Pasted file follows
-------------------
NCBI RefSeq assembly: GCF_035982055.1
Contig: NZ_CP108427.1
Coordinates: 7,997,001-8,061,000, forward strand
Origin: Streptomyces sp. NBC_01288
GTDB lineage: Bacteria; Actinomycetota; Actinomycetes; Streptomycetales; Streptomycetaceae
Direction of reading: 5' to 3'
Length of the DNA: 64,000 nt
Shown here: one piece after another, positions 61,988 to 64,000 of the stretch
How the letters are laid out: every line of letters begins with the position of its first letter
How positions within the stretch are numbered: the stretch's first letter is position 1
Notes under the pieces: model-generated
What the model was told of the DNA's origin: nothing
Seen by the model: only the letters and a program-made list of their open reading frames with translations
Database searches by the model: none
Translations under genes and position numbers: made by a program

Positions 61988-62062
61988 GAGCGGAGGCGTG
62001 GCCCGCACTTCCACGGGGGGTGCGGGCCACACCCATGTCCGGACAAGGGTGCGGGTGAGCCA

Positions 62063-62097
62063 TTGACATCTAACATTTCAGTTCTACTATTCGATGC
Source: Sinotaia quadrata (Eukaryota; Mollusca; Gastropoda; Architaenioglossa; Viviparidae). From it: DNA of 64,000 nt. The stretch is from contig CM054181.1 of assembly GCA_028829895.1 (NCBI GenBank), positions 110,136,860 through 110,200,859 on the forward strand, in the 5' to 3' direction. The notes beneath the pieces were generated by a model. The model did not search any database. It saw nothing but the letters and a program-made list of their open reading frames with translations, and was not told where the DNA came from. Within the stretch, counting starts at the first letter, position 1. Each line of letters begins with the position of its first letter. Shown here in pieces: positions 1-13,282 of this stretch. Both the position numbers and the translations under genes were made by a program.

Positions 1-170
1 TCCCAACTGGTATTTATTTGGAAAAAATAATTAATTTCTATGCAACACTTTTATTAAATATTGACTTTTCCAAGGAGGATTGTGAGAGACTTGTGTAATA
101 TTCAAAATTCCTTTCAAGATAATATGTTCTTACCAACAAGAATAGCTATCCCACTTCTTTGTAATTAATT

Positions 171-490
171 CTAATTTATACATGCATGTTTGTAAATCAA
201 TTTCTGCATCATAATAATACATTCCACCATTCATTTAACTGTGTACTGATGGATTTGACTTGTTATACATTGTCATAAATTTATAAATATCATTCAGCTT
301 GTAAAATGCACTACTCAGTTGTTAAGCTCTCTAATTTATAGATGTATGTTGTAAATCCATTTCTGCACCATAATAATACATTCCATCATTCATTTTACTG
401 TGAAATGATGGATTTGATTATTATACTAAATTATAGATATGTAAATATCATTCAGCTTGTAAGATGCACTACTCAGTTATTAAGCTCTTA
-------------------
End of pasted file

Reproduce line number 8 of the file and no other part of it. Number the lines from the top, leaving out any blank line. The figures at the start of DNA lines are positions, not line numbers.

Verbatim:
Shown here: one piece after another, positions 61,988 to 64,000 of the stretch